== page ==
AFTER VIOLENCE THAT SHATTERED hundreds of thousands of lives and left nearly everyone with a tragic story to tell, life in Iraq has settled into a strange normality — with no discernible direction or clear future. “How do you make sense of the last ten years?” said a novelist, who is trying to do just that….

Beyond political ruptures: Towards a historiography of social continuity in Iraq

ATTEMPTING TO UNDERSTAND present-day Iraqi tribal, religious, class, political, generational, geographical, and social fault lines makes little sense without taking the longer view. In the wake of the 2003 invasion and subsequent ill-conceived U.S. occupation policies, the collapse of the Iraqi state created a sociopolitical discontinuity — indeed an aberration — leaving a vacuum that…

Beyond the fall of the Syrian regime

SYRIANS ARE APPROACHING the one-year anniversary of what has become the most tragic, far-reaching and uncertain episode of the Arab uprisings. Since protesters first took to the streets in towns and villages across the country in March 2011, they have paid an exorbitant price in a domestic crisis that has become intertwined with a strategic…

Le monde arabe est-il vraiment en hiver ?

SI LE “PRINTEMPS ARABE” suscitait l’enthousiasme aux beaux jours, le pessimisme est désormais de saison. Dans les médias, un glissement sémantique s’est opéré du thème révolutionnaire vers un registre à connotations négatives, où le triomphe des islamistes, les dynamiques de guerre civile, la désillusion et l’impuissance figurent en bonne place. Aussi les commentaires donnent-ils la…

Collectively failing Syrian society

FOR MONTHS, neither the Syrian regime, the international community, nor the opposition in exile have offered much hope in a dangerously deteriorating crisis. Increasingly, they seem to be unintentionally conniving in bringing about a civil war although it will serve no one’s interests, destabilize Syria for years, and suck in the rest of the region….

Turkey and the Arab World: From ‘zero problems’ to losing count

TURKEY ARGUABLY RANKS HIGHEST on the outside players’ score sheet after a first year of Arab revolts. Ankara responded fastest to the region’s paradigm shift, taking the lead in calling Egypt’s Hosni Mubarak to step down; defined clear principles, pushed for sweeping reforms and denounced repression; avoided rushing into a questionable war to oust Libya’s Muammar…

Crunch-time for the Syrian regime

SEEN FROM DAMASCUS, the crisis that is gripping Syria is fast approaching crunch-time. The regime appears to have stopped pretending it can offer a way out. More than ever, it portrays the confrontation as a war waged against a multifaceted foreign enemy which it blames for all casualties. This narrative, which informs the security services’…

Syria’s race against the clock

THE SYRIA WE KNEW IS NO LONGER. Together with the rest of the region, it has entered an era of uncertainty and incessant flux. For now it has settled into a slow-motion revolution, as protests both fail to reach a critical mass and prod authorities to successfully respond to far-reaching demands. Two conflicting trends currently…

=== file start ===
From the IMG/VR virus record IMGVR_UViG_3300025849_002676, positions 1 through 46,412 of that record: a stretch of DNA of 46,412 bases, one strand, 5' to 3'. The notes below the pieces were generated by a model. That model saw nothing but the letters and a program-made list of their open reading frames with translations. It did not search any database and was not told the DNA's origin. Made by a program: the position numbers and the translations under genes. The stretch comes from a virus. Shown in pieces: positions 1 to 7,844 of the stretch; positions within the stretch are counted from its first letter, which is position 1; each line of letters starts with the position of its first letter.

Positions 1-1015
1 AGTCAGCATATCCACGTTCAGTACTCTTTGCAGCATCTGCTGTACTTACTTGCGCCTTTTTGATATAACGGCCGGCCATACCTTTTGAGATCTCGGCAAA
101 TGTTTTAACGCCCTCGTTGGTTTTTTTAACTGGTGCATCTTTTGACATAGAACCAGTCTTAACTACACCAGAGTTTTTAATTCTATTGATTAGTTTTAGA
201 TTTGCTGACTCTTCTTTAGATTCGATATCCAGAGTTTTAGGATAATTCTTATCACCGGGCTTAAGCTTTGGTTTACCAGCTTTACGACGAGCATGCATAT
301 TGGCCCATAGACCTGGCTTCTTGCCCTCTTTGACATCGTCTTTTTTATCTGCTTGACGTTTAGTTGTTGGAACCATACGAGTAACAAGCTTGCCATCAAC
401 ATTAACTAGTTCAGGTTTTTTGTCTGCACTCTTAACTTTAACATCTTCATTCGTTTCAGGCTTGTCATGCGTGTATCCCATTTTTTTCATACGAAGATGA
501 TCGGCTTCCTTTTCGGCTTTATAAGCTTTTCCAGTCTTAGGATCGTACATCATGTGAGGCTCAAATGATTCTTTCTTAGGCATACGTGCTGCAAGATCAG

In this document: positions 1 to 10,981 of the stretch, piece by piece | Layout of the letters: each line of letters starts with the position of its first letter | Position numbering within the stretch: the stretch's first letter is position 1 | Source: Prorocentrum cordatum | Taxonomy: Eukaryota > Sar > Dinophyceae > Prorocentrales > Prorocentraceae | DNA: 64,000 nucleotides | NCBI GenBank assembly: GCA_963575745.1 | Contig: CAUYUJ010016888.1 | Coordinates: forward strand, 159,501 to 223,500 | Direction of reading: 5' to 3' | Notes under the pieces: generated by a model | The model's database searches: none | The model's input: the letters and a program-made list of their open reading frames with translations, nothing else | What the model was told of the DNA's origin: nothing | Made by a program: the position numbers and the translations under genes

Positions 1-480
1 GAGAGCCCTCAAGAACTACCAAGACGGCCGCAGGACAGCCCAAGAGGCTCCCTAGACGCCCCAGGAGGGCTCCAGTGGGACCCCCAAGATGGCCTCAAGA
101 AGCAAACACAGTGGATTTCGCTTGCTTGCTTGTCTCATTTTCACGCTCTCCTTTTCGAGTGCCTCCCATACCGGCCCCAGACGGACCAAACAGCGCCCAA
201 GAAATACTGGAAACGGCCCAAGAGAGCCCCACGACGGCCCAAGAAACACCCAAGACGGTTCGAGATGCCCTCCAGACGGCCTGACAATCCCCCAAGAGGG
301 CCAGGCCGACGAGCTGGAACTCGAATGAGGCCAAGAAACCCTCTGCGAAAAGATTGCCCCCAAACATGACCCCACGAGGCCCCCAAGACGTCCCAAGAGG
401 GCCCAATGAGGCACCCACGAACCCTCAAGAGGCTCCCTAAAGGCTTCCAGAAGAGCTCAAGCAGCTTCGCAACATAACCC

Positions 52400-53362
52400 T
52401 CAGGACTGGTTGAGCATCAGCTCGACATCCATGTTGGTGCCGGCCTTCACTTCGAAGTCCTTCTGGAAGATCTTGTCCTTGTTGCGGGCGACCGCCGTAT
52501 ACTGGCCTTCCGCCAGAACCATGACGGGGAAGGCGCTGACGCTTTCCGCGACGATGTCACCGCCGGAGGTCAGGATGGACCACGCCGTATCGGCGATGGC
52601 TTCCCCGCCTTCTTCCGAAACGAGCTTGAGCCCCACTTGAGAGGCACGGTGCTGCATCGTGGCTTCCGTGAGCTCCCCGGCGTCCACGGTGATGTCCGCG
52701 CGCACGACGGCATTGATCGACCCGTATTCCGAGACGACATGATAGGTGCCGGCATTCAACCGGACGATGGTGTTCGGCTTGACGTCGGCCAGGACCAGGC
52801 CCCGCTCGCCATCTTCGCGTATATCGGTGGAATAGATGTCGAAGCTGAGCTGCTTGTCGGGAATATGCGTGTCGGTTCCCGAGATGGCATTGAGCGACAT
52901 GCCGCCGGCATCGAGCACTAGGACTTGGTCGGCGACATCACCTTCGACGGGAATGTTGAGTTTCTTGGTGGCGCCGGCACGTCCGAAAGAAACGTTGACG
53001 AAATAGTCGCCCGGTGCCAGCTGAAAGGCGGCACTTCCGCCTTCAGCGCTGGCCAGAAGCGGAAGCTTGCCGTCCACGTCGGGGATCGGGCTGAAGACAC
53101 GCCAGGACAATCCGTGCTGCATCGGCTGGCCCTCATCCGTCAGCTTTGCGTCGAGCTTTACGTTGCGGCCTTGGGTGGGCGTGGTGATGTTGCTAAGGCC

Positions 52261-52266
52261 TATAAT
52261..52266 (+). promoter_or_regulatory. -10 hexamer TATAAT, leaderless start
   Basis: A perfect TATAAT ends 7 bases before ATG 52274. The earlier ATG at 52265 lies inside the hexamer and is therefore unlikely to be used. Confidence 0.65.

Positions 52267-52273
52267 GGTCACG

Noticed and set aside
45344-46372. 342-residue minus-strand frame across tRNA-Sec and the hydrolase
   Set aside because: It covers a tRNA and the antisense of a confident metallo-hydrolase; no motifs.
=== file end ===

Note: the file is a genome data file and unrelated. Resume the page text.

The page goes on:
Syria following the script

PRESIDENT BASHAR ASSAD’s strongest asset, in the face of growing frustration in the street, was the lapse of time he was offered to study developments elsewhere in the region. Indeed, surprise was a key factor in the speed with which his Tunisian and Egyptian counterparts were overtaken by events. With the president’s speech today, the…

Europe and the Middle East: Divorce by mutual consent?

IN THE FACE OF ASTONISHING DEVELOPMENTS in the neighbouring Middle East, Europe has been looking West of all places – to the U.S. – for cues on how to respond. Almost all European statements have echoed those made by the Obama administration, itself timidly playing catch-up with events it could not predict, comprehend or influence. It…

Remettre les pendules a l’heure au Moyen-Orient

L’IRRUPTION de la “rue arabe” (concept jusqu’ici bien commode par son abstraction) place l’Occident face à ses contradictions : si l’interpellation populaire de pouvoirs autocratiques et corrompus résonne avec les valeurs démocratiques dont on se targue à Washington, Paris et ailleurs, elle s’accorde mal avec les aspects pratiques d’une politique occidentale qui n’a jamais fait…

A State of violence: A sociological reading of the battle for Baghdad

THE EXTREME LEVELS OF VIOLENCE that befell the Iraqi capital of Baghdad in 2006 and 2007 both exposed the city’s sociopolitical makeup and caused its deep transformation, a sea change that will have lasting consequences for the country. The dynamics of the conflict in Baghdad contain many clues for an accurate understanding of Iraq’s polity and…

Beyond moderates and militants

IN THE MIDDLE EAST, U.S. President Barack Obama has spent the first year and a half of his presidency seeking to undo the damage wrought by his predecessor. He has made up some ground. But given how slowly U.S. policy has shifted, his administration runs the risk of implementing ideas that might have worked if President George W. Bush had pursued them a decade ago. The region, meanwhile, will have moved on.

The Middle East’s dangerous equilibrium

A YEAR INTO U.S. President Barack Obama’s presidency, the Middle East is on the brink. Almost every country in the region spent 2009 waiting in vain for something dramatic to come out of Washington. By the time 2010 was rung in, most players appeared to have given up just as hastily on the Obama administration….

The Sadrist trend: class struggle, millenarianism and fitna

LITTLE WAS KNOWN about the phenomenon which we now call “sadrism”, and which originated in the movement created by Ayatollah Muhammad al-Sadr[1] during the 1990s, until the emergence on the Iraqi political stage of the Ayatollah’s son Muqtadâ al-Sadr, shortly after the fall of the regime of Saddam Hussein. The extreme polysemy of the phenomenon,…

Iraq’s diverse Shia

EVERY DAY IN IRAQ brings more sectarian violence between Sunni and Shia factions. Such attacks have become routine events, killing dozens of people and injuring hundreds. They  are now much more frequent than operations targeting the occupation forces. In Baghdad the river Tigris forms a dividing line between the largely Shia left bank, al-Rusafa, and the mainly Sunni right bank,…

The Falluja syndrome: Taking the fight to the enemy that wasn’t

THE IRAQI TOWN OF FALLUJA offers an excellent case study of how the US military in Iraq, by responding to threats in oblivion to a specific cultural and political context, exacerbated those very threats and thus created a much harder task for itself. Much has been said about the US military’s distaste for stabilization and…